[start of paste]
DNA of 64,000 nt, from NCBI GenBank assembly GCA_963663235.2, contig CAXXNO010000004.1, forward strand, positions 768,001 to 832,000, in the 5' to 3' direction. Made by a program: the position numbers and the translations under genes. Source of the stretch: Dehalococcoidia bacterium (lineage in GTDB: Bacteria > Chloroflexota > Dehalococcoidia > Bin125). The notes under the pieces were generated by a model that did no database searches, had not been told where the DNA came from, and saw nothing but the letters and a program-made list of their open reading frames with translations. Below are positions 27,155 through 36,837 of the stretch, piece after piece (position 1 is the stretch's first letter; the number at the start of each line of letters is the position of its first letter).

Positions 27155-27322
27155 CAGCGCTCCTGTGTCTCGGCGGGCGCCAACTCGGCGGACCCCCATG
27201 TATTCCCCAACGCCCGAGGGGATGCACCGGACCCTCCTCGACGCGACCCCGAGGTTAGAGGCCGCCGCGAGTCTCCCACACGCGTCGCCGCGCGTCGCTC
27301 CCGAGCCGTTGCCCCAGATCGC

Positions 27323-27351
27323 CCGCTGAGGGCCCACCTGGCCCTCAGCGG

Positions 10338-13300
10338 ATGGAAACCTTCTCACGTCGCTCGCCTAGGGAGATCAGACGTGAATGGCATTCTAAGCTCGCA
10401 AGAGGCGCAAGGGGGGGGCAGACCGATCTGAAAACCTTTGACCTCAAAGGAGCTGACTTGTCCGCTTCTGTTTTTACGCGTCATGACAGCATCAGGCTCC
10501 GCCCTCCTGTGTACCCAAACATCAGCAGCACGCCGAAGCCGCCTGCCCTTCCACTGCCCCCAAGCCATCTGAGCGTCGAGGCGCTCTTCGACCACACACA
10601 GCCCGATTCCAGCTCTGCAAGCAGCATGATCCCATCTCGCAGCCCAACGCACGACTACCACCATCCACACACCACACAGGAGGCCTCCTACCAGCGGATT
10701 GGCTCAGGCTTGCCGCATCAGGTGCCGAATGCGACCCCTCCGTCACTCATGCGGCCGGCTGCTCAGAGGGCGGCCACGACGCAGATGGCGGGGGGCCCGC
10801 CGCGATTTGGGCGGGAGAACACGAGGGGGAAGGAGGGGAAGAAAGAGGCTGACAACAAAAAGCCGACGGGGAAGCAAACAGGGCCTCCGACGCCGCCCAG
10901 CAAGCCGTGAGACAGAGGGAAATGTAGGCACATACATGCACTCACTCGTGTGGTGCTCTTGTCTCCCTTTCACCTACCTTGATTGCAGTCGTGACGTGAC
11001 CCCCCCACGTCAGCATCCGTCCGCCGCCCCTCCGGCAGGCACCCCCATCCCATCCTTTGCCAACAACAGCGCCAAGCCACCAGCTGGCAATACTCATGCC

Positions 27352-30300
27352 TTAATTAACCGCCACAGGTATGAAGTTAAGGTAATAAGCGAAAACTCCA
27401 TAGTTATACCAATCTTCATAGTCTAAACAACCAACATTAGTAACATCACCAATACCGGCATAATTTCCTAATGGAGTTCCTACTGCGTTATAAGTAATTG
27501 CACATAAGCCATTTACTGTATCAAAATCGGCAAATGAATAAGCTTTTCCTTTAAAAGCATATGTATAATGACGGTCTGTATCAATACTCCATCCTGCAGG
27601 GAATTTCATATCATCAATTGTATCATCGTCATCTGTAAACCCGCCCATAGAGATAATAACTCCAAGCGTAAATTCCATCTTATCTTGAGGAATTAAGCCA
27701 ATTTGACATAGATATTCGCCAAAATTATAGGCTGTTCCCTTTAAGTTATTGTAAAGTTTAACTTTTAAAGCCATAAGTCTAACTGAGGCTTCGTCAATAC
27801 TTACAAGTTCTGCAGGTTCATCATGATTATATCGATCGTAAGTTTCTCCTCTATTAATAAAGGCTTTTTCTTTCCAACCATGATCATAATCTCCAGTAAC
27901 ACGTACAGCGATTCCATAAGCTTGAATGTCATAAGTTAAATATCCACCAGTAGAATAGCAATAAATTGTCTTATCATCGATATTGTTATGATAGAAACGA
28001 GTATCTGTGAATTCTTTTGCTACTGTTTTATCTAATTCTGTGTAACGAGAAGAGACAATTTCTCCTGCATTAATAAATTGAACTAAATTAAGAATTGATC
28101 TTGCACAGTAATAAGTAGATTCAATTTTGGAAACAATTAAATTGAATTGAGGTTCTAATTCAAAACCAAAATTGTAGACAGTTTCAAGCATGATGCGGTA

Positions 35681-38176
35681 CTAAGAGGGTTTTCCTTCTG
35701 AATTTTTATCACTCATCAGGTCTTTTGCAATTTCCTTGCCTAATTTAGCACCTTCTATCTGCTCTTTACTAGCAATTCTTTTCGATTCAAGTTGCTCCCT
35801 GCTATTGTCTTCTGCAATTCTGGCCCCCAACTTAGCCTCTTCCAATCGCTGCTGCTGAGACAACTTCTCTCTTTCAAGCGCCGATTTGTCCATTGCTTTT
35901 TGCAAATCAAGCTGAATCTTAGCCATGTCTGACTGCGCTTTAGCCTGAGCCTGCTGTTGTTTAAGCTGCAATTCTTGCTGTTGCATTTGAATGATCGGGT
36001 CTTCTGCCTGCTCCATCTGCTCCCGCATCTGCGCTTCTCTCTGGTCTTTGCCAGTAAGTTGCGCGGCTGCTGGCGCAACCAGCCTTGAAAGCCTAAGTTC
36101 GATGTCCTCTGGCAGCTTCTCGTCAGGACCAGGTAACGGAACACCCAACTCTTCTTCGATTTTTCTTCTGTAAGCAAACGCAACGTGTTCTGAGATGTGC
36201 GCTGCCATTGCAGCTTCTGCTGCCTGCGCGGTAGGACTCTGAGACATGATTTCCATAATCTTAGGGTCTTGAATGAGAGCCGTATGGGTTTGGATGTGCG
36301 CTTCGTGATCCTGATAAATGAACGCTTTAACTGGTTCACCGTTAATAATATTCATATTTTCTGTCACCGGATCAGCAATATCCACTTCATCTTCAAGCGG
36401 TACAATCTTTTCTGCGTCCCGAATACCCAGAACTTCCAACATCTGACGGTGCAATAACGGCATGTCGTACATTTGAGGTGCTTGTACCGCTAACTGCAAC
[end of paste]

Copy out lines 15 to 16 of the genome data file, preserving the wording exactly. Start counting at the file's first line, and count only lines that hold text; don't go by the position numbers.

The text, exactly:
10901 CAAGCCGTGAGACAGAGGGAAATGTAGGCACATACATGCACTCACTCGTGTGGTGCTCTTGTCTCCCTTTCACCTACCTTGATTGCAGTCGTGACGTGAC
11001 CCCCCCACGTCAGCATCCGTCCGCCGCCCCTCCGGCAGGCACCCCCATCCCATCCTTTGCCAACAACAGCGCCAAGCCACCAGCTGGCAATACTCATGCC